Women dressed as characters from the Handmaid’s Tale with a sign declaring ‘Gilead steals our babies too’ alluding to the caging of children of migrants caught crossing the Mexican border:
'we are all migrants'
'Latin American Migrants United Against Trump'
'Latin X Bloc - anti-capitalist, anti-imperialist, feminist'
Frida Kahlo says 'Trump, get your nasty little hands off my people'
one of many marching bands
'Trumpets against Trump'
Harry Potter bloc? - Trump as dementor with the words ‘Expecto Patronum’ – the magic charm used by Potter against the dark forces of Voldemort (note Dumbledore quote on placard too)
The next day a far right 'welcome Trump to London' march from the US Embassy attracted an embarrassing turn out of less than 200. But it was followed by a Free Tommy Robinson demo in central London that included activists from the UK Independence
Party, PEGIDA (Germany), Breitbart, Generation Identity, the Swedish Democrats (SD) and France’s Rassemblement National (formerly the Front National), among many others. Figures associated with Trump such as his former strategist Steve Bannon have supported Robinson (former leader of the English Defence League), indicating a dangerous convergence between elements close to the White House and the previously marginal global far right.
The master race drinking at The Lord Moon of the Mall (Wetherspoons pub) on Whitehalll
In size, this was a smaller protest than the Free Tommy demo in London a month before which ended in clashes with police (maybe 5000 compared with 15,000). The counter demo was also more effective, including an Anti Fascist Network mobilisation (perhaps 3000 anti-fascists out on the day after the 250,000 anti-Trump protest - compared with a few hundred the month before). Still nothing to be complacent about, even if the immediate UK far right grievance has now been resolved with Robinson being released from prison. Globally the far right have been emboldened by Trump's success and believe that history is swinging their way. Last time some of their Tyrant Monsters achieved power it did not end well.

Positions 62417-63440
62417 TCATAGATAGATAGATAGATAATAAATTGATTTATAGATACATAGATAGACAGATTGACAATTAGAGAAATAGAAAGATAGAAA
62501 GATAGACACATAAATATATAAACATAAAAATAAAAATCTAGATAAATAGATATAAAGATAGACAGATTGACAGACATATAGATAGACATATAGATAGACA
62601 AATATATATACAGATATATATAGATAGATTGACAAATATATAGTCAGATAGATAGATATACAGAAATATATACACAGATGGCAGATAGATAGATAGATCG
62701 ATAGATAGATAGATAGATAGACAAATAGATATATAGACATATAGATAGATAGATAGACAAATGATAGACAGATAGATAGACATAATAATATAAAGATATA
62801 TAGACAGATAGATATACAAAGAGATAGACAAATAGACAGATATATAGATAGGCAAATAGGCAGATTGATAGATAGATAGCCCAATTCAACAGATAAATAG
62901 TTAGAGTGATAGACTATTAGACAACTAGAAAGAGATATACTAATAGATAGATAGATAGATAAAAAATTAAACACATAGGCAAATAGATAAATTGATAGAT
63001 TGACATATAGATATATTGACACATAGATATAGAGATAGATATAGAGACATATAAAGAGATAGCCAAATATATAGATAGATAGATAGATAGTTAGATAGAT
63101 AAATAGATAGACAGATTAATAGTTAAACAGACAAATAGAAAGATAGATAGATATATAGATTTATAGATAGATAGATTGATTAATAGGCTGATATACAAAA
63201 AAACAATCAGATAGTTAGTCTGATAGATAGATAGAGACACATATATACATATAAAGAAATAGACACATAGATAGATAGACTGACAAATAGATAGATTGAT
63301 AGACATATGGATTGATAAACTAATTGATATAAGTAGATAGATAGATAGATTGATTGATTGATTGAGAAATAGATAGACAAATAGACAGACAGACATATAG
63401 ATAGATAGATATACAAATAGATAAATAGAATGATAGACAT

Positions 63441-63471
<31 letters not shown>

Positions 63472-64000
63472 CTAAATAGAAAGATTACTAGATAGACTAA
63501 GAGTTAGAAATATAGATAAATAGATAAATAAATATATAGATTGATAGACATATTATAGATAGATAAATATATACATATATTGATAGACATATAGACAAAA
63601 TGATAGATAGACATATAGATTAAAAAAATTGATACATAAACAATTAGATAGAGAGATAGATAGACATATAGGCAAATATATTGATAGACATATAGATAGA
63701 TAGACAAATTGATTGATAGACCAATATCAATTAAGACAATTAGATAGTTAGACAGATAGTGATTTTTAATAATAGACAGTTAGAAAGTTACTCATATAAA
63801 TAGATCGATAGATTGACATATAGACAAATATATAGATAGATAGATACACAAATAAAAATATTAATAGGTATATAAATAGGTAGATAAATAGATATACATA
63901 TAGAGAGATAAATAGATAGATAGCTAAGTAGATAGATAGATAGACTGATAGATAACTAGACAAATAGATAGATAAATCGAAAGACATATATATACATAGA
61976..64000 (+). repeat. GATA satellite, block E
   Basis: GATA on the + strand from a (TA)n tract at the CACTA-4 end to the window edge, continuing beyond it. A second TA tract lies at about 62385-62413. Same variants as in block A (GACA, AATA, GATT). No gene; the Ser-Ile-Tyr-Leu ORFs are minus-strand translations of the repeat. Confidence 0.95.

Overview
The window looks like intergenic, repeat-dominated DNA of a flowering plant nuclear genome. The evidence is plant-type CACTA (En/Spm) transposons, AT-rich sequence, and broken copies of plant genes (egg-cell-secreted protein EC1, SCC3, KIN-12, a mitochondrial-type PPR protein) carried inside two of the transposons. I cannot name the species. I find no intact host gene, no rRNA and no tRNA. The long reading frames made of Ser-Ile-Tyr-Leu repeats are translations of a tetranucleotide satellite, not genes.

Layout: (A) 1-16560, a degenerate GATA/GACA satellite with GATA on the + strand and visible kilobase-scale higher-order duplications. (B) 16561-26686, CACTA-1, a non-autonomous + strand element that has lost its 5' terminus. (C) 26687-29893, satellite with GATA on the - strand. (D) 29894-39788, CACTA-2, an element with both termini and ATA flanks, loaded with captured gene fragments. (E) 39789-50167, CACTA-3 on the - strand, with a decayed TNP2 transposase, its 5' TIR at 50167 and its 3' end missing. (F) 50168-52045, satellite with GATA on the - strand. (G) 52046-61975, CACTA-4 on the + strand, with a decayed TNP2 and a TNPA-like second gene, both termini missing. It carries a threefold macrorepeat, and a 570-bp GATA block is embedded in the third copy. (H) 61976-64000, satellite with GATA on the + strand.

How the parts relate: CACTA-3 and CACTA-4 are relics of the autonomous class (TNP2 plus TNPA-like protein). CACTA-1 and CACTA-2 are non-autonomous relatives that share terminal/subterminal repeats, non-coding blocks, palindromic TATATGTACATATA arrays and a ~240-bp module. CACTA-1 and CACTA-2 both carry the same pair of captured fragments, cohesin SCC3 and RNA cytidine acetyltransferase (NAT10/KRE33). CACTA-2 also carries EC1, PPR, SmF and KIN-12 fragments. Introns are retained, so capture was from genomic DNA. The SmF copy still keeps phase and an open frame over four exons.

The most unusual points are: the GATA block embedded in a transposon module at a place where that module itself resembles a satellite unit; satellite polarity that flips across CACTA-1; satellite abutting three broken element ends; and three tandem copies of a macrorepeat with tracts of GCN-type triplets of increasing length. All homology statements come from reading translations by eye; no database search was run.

'We are all anti-fascist' - at Jubilee Gardens on South Bank from where marchers moved to Whitehall.
'Defend London: defeat the fascist creep'
'Blake Bloc - Opposition is true friendship' - great William Blake inspired banner on anti-fascist demo
Great article from i-D magazine, no. 91, April 1991 about post-club gatherings at Motorway service stations (click on images to enlarge):
'3 AM, Saturday morning. The M6 is windy, wet and desolate. Its service stations offer comfort only to lorry drivers and sleepy executives. For many weeks, however, selected services have paid host to the coffee and communal smoke of hundreds of ravers' post club comedown. After the semi legendary Blackburn parties, police continually harassed the convoys criss-crossing Lancashire and beyond. Although parties such as Revenge provided a brief replacement, the next best thing was driving long distance to a club and afterwards passing a few hours chilling at a service station. A network of clubs around the Midlands and Northwest, such as Legends in Warrington, Quadrant Park in Liverpool and Oz in Blackpool now provide the excitement and camaraderie of the raves of 1989 and 1990. Each club generates its own Service station mayhem; favourites including Burtonwood (M62), Charnock Richard (M6) and Anderton (M61).
The usual M6 choice, Knutsford (with its commanding views of all six lanes from the cafe) has tonight been cordoned off by the police (the “dibble“) and so the hordes head south to Sandbach. Most are returning from Shelley’s Laserdome in Stoke. As the cafeteria fills up and the ghetto blasters rev up, the staff and the casual callers look bewildered, probably by the size of the bubble jackets as much as the weight of numbers.
In the jungle humidity of the clubs, the ubiquitous baggy T-shirt is the only garment which prevents fainting, but in the chillier atmosphere of the services, mountaineering gear and sportswear reign. The clothes are from Chipie, Gio Goi, Soviet and still Joe Bloggs; favourite jackets and thick, fleecy tops come from Tog 24 and Berghaus. The bobble hat, once the preserve of train spotters, is now sported with pride and appears in a vast range of bobbles, colours and ear-flaps...
A similar situation goes off on Sunday morning at Charnock Richard. 300 cars, each full, descend on the service area. This has been happening since the north-west after hours raves diminished last autumn. However by Christmas the management and police got wise to the game and started shutting the coffee bar, leaving the car park as the congregation area...'
'Phoebe 16, music journalist from Derby, clothes from Stussy and Guy's in Derby. Maddest thing you've ever done? 'Had the best night of my life at Shelleys and then got stuck in Stoke'
The recent demonstrations during the visit by Donald Trump reminded me of demos against another controversial US President more than 30 years ago. In June 1984, President Ronald Reagan visited London to participate in a World Economic Summit at Lancaster House. This was during the period when US cruise nuclear missiles were being deployed in Britain in the face of widespread opposition.